- 10.1: Why is opposition the best time to see Mars from Earth? Why are som...
- 10.2: Imagine that you will be visiting the southern hemisphere of Mars d...
- 10.3: Describe the two Martian polar caps, their seasonal and permanent c...
- 10.4: Why is Mars red?
- 10.5: Describe the major large-scale surface features of Mars
- 10.6: Why were Martian volcanoes able to grow so large?
- 10.7: Why couldnt you breathe on Mars?
- 10.8: What is the evidence that water once flowed on Mars? Is there liqui...
- 10.9: Is there water on Mars today, in any form?
- 10.10: Why do some scientists think Mars once had an extensive ocean? Wher...
- 10.11: Compare and contrast the evolution of the atmospheres of Mars, Venu...
- 10.12: What do measurements of Martian magnetism tell us about the planets...
- 10.13: What is the evidence that Mars never melted as extensively as did E...
- 10.14: Since Mars has an atmosphere, and it is composed mostly of a greenh...
- 10.15: How were the masses of Marss moons measured, and what did these mea...
Solutions for Chapter 10: Mars
Full solutions for Astronomy Today | 8th Edition
The dry, gently sloping zone on the backshore of a beach at the foot of the coastal cliffs or dunes.
The fuzzy, gaseous component of a comet’s head.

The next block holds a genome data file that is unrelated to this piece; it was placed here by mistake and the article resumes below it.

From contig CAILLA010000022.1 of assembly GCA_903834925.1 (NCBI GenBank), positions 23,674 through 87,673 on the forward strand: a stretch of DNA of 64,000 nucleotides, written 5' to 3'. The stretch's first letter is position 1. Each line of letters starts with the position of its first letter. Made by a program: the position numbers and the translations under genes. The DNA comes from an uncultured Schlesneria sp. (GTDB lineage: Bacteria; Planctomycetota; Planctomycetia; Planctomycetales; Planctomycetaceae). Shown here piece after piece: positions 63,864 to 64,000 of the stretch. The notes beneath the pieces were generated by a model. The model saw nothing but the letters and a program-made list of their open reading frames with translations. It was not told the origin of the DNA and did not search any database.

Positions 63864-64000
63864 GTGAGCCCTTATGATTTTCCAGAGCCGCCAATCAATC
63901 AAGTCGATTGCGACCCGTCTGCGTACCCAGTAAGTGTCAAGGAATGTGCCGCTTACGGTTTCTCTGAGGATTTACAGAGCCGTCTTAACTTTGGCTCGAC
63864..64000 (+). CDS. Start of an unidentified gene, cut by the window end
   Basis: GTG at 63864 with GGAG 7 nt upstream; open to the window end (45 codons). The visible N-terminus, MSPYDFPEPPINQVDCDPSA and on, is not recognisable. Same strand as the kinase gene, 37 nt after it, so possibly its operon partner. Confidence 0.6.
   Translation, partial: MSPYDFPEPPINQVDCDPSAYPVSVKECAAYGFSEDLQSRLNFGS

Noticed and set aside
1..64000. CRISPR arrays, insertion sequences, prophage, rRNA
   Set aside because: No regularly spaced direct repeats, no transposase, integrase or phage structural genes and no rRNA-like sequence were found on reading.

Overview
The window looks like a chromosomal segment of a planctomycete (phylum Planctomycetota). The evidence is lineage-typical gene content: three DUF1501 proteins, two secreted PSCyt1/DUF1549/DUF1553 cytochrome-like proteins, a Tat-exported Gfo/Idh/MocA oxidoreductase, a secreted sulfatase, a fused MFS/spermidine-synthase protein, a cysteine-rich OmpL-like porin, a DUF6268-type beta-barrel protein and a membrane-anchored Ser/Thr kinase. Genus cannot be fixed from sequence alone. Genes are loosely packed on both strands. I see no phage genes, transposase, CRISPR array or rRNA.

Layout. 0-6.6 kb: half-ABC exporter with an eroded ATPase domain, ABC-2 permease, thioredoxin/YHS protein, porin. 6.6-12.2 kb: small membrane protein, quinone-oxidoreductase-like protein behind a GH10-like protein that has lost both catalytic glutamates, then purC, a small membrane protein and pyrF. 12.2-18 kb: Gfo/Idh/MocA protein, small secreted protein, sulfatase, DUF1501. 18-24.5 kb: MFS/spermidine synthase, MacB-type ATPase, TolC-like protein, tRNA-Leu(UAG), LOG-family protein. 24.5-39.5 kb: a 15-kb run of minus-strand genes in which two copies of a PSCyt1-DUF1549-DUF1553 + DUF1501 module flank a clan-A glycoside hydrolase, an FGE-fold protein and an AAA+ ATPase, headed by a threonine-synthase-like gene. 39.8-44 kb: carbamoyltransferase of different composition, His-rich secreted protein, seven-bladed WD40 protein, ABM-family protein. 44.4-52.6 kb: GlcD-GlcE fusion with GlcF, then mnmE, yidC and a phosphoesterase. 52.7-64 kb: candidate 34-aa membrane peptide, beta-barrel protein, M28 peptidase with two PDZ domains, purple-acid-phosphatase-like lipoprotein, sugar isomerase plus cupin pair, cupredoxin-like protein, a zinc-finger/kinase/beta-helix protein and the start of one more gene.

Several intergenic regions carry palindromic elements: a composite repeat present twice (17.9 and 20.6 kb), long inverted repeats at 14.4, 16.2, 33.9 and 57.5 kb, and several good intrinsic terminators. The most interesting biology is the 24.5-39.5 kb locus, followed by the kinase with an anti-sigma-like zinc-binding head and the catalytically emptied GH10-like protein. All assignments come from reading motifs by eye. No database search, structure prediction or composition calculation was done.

A substance formed by the chemical combination of two or more elements in definite proportions and usually having properties different from those of its constituent elements.
A deep crack in the brittle surface of a glacier.
The name given to the periodic warming of the ocean that occurs in the central and eastern Pacific. A major El Niño episode can cause extreme weather in many parts of the world.
The portion of the photic zone near the surface where light is bright enough for photosynthesis to occur.
Condensation nuclei having a high affinity for water, such as salt particles.
Inclination of the axis
The tilt of Earth’s axis from the perpendicular to the plane of Earth’s orbit.
A common boundary where different parts of a system interact.
The energy absorbed or released during a change in state.
The path of a body in revolution around a center of mass.
A very coarse-grained igneous rock (typically granite) commonly found as a dike associated with a large mass of plutonic rock that has smaller crystals. Crystallization in a waterrich environment is believed to be responsible for the very large crystals.
The gravitational disturbance of the orbit of one celestial body by another.
A chemical reaction in the atmosphere that is triggered by sunlight, often yielding a secondary pollutant.
A long, narrow trough bounded by normal faults. It represents a region where divergence is taking place.
The minerals that make up most of the rocks of Earth’s crust.
The point where a rapid steepening of the gradient occurs, marking the outer edge of the continental shelf and the beginning of the continental slope.
Lower limit of perennial snow.
A warning issued for areas of about 65,000 square kilometers (25,000 square miles), indicating that conditions are such that tornadoes may develop; it is intended to alert people to the possibility of tornadoes.
Fog created when air moves up a slope and cools adiabatically.